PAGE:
The German Economy Continues its Downturn High inflation, increased interest rates, weak foreign demand and uncertainty...
Wirtschaft im Wandel
Wirtschaft im Wandel Die Zeitschrift „Wirtschaft im Wandel“ will eine breite...
IWH Discussion Papers,
In statistics, samples are drawn from a population in a datagenerating process (DGP). Standard errors measure the uncertainty in sample estimates of population parameters. In science, evidence is generated to test hypotheses in an evidencegenerating process (EGP). We claim that EGP variation across researchers adds uncertainty: non-standard errors. To study them, we let 164 teams test six hypotheses on the same sample. We find that non-standard errors are sizeable, on par with standard errors. Their size (i) co-varies only weakly with team merits, reproducibility, or peer rating, (ii) declines significantly after peer-feedback, and (iii) is underestimated by participants.
The State Expropriation Risk and the Pricing of Foreign Earnings
Journal of International Accounting Research,
We examine the pricing of U.S. multinational firms' foreign earnings in regard to their risk of expropriation and unfair treatment by the governments of the countries in which their international subsidiaries are located. Using 8,891 firm-years observations during the 2001–2013 period, we find that the value relevance of foreign earnings increases with the improvement of the protection from state expropriation risk in the subsidiary host-countries. Our results are not driven by the earnings management practice, investor distraction, country informativeness, and political and trade relationship of a foreign country with the U.S. Furthermore, our results are robust to the confounding effects of country factors, measurement error in the variable of the risk of expropriation, the influence of private contracting institutions, and endogeneity in the decision of the location of subsidiaries.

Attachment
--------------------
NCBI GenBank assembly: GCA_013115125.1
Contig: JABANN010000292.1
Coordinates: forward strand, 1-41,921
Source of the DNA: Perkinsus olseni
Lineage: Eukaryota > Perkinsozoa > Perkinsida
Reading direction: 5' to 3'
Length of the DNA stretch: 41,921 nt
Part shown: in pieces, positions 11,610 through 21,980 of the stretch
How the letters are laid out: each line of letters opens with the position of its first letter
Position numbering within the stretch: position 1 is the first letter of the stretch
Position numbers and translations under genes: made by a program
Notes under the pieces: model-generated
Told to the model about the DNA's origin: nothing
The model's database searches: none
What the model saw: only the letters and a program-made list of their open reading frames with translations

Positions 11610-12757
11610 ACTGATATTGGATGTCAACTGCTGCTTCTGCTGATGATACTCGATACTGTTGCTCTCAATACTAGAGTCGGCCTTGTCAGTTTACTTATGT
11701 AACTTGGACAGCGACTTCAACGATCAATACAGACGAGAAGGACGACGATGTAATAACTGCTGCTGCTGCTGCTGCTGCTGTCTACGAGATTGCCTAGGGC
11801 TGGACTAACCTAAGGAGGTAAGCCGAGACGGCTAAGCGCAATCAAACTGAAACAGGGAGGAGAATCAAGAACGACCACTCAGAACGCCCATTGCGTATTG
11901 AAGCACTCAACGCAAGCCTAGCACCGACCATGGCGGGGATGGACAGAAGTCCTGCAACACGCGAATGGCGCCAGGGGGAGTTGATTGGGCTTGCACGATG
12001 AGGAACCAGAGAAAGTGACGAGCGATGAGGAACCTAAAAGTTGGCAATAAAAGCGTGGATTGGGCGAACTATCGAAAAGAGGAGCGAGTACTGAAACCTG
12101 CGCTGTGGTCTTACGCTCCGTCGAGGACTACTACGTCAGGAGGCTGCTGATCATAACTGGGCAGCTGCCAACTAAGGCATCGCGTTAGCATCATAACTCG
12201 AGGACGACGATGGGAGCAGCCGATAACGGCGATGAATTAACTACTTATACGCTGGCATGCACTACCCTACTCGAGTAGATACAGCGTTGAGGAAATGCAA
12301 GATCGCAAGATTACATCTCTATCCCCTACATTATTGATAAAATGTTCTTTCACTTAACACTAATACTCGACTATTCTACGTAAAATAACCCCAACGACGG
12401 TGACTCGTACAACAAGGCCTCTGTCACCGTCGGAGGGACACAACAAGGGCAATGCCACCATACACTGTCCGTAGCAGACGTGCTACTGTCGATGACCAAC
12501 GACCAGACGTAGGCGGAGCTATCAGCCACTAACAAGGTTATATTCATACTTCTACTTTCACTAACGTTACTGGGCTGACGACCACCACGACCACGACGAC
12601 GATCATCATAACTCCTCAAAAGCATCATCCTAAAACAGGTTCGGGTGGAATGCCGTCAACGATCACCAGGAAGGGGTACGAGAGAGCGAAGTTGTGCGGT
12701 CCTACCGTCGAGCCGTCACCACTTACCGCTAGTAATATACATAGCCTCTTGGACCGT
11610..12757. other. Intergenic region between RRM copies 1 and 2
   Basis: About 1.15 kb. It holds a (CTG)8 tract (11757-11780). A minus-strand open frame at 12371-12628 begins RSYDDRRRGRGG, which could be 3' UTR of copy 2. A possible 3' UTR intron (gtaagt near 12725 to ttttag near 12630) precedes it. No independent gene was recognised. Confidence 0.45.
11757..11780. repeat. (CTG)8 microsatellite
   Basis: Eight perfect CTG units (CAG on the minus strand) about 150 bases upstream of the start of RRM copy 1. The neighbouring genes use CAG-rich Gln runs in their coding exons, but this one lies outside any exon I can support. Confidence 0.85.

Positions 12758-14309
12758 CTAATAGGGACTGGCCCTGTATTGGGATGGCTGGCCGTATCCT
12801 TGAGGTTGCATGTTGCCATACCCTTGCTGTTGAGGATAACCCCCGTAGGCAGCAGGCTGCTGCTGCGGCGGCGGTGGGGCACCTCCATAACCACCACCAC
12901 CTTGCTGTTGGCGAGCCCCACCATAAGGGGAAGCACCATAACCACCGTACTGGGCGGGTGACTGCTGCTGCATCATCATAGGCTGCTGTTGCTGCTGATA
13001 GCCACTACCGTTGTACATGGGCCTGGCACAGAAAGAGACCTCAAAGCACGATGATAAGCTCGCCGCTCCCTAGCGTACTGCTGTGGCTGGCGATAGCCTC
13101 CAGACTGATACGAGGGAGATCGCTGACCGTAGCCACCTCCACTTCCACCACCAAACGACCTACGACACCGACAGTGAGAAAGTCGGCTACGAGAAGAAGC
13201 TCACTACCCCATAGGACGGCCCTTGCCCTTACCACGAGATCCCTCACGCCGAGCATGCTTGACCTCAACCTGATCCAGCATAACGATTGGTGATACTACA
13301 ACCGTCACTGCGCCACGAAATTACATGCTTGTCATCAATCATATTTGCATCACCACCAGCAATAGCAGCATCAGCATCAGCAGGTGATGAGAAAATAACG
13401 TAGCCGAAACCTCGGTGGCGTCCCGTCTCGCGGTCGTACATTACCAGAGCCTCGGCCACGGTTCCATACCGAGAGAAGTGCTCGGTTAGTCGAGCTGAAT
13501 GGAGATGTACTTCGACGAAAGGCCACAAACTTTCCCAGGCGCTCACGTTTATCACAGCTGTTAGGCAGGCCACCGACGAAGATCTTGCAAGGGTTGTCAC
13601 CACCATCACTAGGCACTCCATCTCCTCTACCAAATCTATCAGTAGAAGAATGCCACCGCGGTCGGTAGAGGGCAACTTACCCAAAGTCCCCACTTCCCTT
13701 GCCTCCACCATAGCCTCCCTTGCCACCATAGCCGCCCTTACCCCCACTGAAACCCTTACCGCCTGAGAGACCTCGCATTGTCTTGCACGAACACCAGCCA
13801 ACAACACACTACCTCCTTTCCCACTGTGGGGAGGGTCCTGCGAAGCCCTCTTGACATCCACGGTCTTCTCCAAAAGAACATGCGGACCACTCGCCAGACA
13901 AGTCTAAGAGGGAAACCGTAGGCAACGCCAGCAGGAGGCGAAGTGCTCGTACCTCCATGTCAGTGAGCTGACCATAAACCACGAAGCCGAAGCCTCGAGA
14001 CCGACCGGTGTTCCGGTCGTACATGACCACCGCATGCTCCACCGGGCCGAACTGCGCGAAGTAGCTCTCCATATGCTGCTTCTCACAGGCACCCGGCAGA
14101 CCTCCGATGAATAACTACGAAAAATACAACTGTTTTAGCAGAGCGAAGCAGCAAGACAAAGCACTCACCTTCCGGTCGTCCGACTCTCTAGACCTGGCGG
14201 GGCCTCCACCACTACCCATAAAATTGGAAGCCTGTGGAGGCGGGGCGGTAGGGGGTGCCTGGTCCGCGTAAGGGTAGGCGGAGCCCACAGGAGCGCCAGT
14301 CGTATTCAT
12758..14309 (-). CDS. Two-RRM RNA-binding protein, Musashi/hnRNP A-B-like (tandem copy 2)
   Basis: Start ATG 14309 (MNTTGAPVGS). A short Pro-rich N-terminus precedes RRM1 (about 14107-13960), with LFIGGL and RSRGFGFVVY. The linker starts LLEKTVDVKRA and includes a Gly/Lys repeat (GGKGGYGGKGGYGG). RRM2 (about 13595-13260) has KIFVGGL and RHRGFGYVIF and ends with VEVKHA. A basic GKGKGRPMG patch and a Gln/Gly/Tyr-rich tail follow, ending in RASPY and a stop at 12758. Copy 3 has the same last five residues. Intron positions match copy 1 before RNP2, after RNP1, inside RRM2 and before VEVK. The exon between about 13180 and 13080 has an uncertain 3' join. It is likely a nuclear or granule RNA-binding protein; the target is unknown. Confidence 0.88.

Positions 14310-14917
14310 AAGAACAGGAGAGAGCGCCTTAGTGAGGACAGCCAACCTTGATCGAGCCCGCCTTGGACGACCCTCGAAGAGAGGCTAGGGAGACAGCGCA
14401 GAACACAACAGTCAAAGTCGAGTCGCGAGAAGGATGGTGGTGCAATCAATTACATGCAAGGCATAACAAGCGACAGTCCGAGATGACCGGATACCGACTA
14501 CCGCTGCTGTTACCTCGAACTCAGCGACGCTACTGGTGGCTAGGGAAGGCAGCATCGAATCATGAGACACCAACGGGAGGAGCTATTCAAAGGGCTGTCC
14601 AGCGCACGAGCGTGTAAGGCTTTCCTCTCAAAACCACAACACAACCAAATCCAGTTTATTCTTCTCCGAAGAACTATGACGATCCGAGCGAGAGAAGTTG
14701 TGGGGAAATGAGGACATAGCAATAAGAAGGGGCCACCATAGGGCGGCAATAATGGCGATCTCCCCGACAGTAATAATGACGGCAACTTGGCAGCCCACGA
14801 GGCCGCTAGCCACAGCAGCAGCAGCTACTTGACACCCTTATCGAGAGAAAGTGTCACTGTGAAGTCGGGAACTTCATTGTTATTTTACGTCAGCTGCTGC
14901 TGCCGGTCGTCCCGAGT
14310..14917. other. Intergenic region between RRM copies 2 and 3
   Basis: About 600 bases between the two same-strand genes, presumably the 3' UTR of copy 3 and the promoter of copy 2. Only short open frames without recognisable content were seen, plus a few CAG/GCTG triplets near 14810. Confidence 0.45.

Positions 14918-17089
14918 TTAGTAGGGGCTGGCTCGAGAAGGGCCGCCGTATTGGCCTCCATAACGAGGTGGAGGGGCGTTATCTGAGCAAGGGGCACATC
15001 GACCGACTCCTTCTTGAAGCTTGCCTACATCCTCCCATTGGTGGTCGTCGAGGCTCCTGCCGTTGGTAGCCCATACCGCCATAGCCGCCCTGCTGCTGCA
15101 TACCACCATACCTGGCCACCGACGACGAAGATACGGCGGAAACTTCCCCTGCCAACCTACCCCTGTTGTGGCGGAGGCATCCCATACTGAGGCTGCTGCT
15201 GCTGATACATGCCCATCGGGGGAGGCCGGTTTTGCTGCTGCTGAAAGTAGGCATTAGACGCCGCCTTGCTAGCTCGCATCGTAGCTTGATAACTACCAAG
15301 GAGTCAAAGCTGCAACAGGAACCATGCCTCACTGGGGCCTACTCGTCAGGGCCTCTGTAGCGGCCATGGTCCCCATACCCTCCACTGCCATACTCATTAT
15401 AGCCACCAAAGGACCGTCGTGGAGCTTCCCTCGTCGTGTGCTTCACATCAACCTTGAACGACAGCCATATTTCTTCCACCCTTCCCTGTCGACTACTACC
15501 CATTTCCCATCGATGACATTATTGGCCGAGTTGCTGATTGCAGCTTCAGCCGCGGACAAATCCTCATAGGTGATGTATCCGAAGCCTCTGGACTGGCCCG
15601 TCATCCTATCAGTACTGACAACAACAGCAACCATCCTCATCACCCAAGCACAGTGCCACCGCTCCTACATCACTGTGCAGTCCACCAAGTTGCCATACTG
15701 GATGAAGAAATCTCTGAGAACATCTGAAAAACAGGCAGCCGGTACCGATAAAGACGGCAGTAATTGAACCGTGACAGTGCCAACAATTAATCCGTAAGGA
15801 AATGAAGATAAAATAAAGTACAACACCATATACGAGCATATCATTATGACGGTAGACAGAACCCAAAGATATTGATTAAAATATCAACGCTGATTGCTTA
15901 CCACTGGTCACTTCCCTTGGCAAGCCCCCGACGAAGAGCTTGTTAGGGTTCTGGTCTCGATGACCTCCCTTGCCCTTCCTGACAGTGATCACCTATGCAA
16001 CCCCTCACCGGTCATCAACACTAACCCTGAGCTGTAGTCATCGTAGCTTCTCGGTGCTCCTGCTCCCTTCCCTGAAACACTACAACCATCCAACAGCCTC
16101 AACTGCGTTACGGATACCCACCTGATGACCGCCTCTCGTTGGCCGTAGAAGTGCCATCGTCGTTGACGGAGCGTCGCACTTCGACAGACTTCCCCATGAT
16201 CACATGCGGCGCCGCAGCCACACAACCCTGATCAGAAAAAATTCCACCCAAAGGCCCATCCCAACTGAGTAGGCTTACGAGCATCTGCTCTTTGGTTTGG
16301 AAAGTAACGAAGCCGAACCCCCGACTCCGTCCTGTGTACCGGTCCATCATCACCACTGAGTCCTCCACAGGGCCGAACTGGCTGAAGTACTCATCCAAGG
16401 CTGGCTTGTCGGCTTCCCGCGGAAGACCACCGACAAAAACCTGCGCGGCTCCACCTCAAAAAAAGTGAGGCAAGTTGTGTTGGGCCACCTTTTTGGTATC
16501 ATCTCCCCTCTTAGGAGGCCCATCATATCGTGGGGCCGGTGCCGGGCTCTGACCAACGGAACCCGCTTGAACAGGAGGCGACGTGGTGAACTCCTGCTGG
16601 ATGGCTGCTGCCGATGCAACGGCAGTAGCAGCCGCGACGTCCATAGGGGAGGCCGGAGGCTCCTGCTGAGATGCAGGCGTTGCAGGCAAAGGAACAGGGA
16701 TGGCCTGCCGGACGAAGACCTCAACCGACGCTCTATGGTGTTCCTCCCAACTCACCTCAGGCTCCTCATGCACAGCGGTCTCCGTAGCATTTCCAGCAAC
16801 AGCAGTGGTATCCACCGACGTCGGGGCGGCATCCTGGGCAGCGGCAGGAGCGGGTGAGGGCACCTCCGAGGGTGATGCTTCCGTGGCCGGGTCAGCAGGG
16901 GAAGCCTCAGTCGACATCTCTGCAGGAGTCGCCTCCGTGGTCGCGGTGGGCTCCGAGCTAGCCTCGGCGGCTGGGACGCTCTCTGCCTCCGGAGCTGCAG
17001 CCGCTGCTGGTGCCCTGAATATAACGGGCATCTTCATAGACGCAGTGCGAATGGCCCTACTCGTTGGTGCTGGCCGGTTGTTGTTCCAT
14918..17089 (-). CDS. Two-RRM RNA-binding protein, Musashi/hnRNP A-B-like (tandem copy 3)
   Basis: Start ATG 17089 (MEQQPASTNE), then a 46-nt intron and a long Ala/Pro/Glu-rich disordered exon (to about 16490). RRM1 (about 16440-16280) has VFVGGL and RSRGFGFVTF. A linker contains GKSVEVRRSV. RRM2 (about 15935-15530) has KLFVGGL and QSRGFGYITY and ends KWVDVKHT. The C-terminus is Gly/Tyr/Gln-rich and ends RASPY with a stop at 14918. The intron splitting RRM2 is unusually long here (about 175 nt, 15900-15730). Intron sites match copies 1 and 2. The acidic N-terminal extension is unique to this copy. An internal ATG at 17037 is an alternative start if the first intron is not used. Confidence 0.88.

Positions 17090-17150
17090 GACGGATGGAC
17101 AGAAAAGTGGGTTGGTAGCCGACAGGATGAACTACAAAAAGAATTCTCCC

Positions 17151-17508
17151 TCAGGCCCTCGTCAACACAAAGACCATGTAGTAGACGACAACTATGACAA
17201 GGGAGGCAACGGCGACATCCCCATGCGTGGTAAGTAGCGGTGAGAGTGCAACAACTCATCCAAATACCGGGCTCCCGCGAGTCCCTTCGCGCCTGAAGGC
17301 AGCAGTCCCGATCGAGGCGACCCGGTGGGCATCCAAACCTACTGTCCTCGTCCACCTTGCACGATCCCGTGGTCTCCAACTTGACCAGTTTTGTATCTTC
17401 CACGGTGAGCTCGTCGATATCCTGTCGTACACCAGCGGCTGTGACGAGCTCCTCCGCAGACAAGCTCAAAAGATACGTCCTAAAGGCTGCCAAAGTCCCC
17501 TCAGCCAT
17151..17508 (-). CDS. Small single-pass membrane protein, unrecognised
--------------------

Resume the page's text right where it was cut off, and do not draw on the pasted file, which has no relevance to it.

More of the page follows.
Structural Interpretation of Vector Autoregressions with Incomplete Identification: Revisiting the Role of Oil Supply and Demand Shocks
American Economic Review,
Traditional approaches to structural vector autoregressions (VARs) can be viewed as special cases of Bayesian inference arising from very strong prior beliefs. These methods can be generalized with a less restrictive formulation that incorporates uncertainty about the identifying assumptions themselves. We use this approach to revisit the importance of shocks to oil supply and demand. Supply disruptions turn out to be a bigger factor in historical oil price movements and inventory accumulation a smaller factor than implied by earlier estimates. Supply shocks lead to a reduction in global economic activity after a significant lag, whereas shocks to oil demand do not.
Skills, Earnings, and Employment: Exploring Causality in the Estimation of Returns to Skills
Large-scale Assessments in Education,